The cost of Fort Lauderdale home insurance can be impacted by lots of things like crime rates, flood risk and the age of your home. Many homeowners don’t expect the cost of a policy to be affected by the breed of dog they own, but it happens.
The Humane Society of the United States (HSUS) estimates there are over 84 million dog owners nationwide. Roughly 5% of these pets are classified as pit bulls. While home insurance providers may exclude families that own pit bulls from their client list, they also may disallow the ownership of other dogs believed to be aggressive, like Akita, Alaskan, Chow, Doberman Pincher, German Shepherd, Malamute, Presa Canario, Rottweiler, Siberian Husky, Staffordshire Bull Terrier, and Wolfdog.
The Effect of Dog Bites
According to the Centers for Disease Control and Prevention, almost 4.5 million Americans are bitten by dogs each year. Also, one in five dog bites result in injuries serious enough to require medical attention. The Insurance Information Institute, a non-profit agency, reports that dog bite claims account for more than one-third of all home insurance claims, equaling over $1 billion in damages in 2013.
Insurance companies will have different rules and regulations when it comes to insuring home with a dog classified as an aggressive breed. Some cities and counties, like Miami-Dade, have enacted breed-specific laws banning certain breeds. On the other hand, many insurance agencies still offer affordable homeowners insurance, along with other policy options, that will include coverage for your four-legged family member, no matter what the breed.
Getting Home Insurance Coverage
If you own a dog on the aggressive dog list, here are a few tips to help you obtain home insurance to cover any dog-related incidents:
1. Check your policy first. Dust off your homeowners or renters insurance policy and make sure that you are covered. Check and see if there are any exceptions or exclusions in the policy that are specific to the kind of dog you own. If there are no breed exclusions, check and make sure that dog bites that occur on your property are covered. A policy with a personal liability limit of at least $100,000 is ideal. For dog bites off of the property, read on – umbrella insurance or canine liability insurance policies may be a good investment.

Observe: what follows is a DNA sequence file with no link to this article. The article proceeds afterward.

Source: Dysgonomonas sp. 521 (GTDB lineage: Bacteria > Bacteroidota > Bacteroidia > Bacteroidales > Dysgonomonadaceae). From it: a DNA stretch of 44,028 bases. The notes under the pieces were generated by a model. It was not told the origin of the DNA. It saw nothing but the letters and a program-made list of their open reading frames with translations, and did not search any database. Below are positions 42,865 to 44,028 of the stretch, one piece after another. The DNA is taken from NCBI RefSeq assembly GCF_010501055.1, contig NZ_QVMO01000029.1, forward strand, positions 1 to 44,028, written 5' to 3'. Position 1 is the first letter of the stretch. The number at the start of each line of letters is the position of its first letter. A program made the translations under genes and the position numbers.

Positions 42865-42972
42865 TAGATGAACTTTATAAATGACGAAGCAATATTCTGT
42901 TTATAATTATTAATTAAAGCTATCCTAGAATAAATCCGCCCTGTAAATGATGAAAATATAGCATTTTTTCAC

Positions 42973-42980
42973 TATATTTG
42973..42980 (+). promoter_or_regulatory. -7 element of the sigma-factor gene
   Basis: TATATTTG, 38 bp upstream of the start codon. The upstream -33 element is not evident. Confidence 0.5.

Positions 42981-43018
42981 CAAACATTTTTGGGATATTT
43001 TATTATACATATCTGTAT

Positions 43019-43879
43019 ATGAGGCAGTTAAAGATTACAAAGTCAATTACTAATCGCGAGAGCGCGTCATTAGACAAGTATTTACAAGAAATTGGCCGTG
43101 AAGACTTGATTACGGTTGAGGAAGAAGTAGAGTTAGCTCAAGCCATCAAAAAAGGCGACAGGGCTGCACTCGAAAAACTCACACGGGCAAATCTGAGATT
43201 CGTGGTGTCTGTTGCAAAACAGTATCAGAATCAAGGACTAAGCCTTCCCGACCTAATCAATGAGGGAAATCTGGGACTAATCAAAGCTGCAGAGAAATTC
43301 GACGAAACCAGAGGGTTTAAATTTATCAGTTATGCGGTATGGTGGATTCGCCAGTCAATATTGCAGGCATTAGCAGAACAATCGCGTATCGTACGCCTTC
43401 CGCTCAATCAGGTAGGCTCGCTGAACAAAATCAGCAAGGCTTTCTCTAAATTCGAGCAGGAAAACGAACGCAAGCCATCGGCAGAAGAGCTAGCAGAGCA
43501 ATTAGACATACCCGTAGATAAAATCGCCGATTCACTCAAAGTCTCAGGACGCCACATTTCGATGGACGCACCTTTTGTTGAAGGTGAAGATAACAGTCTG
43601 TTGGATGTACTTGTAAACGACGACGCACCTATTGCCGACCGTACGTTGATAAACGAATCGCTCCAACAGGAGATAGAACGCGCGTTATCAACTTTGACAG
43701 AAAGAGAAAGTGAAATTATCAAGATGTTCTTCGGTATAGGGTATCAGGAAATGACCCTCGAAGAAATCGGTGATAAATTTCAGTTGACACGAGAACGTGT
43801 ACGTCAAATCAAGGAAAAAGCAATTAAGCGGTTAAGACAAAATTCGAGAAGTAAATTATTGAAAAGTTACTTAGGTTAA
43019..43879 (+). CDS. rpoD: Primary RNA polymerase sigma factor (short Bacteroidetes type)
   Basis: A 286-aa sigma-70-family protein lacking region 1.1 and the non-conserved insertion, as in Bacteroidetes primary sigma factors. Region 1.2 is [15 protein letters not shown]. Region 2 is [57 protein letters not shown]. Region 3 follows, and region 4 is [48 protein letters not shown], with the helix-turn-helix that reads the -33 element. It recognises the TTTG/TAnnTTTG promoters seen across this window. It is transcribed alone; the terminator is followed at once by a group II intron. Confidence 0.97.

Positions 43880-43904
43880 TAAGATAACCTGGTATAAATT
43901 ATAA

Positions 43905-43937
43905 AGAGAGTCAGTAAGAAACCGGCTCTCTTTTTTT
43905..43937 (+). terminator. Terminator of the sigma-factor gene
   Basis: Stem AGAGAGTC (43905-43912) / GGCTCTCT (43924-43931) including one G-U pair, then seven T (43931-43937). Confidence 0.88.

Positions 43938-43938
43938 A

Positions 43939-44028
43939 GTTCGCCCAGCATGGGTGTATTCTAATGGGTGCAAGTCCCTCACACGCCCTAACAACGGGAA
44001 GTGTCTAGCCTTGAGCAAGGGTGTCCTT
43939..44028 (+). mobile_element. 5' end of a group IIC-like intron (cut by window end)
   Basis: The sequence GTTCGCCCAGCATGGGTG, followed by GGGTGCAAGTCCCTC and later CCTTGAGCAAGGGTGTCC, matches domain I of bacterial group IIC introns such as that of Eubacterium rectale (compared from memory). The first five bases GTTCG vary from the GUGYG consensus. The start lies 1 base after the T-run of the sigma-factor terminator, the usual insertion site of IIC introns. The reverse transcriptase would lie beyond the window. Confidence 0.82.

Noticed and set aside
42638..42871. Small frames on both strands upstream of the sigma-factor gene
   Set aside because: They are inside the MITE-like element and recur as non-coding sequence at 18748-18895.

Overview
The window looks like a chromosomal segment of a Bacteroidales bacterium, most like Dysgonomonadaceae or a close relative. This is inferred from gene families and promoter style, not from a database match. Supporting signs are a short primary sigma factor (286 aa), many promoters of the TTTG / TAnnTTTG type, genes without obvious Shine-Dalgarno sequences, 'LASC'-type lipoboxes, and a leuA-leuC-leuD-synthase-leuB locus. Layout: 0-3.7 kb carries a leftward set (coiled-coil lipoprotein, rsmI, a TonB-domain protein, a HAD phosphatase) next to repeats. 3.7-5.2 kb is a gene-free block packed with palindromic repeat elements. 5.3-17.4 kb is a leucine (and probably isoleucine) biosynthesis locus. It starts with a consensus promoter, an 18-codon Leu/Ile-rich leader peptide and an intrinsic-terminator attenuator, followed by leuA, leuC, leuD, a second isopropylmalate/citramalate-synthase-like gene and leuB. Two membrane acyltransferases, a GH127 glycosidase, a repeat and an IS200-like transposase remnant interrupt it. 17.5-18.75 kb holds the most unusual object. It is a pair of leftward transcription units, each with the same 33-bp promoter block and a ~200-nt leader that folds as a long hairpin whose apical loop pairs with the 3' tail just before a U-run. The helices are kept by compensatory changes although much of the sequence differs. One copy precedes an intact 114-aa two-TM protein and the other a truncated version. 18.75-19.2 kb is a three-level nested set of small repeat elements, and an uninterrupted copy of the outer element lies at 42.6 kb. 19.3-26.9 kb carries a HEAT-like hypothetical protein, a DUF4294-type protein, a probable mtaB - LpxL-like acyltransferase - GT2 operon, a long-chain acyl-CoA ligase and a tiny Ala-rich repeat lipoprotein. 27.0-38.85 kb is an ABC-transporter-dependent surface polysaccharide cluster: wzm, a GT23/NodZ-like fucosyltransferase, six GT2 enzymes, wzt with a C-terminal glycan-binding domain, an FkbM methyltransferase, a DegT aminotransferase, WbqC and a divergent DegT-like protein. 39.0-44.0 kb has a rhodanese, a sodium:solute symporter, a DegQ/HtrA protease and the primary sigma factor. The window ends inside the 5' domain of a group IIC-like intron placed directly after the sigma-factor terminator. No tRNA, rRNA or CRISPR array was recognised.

2. Shop around. Look for companies that insure pit bulls. Online forums for specific breeds can provide an opportunity to ask fellow breed owners which insurance provider they use. You can also get insurance recommendations from family or friends with similar pets.
3. Train and socialize your pet. The American Kennel Club offers “The Canine Good Citizen Program.” This program teaches basic dog obedience skills, along with responsible pet ownership and has been recognized by many insurance companies as a way to get a discount on a home insurance or renter insurance policy.
4. Spay/Neuter Your Pet. A spayed or neutered animal tends to be less aggressive. According to the American Society for Prevention of Cruelty to Animals (ASPCA), 92% of fatal dog attacks involved male dogs – 94% of which were not neutered.
5. Consider an umbrella policy. An umbrella policy is extra insurance designed to cover things that a general homeowner’s policy does not. If your homeowner’s policy does not cover dog bites or specific breeds, look for an insurance policy that will. A typical umbrella policy that covers dog bites will have a limit of $100,000. These policies are usually very affordable, at around $100-$300 a year.
6. Get canine liability insurance (Pit Bull Insurance). Canine liability insurance, also referred to as pit bull insurance, can cover damages your dog causes to property, animals, or people. Dog liability insurance can cover:
- Bodily injury to animals or people
- Third party property damage
- Vet bills
- Medical bills, including reconstructive surgery
- Attorney’s fees
- Income compensation for the injured parties.
Dog bites can be unexpected and expensive. Taking proper precautions by having sufficient insurance can make the difference between financial stability and financial ruin after an unexpected dog bite occurs.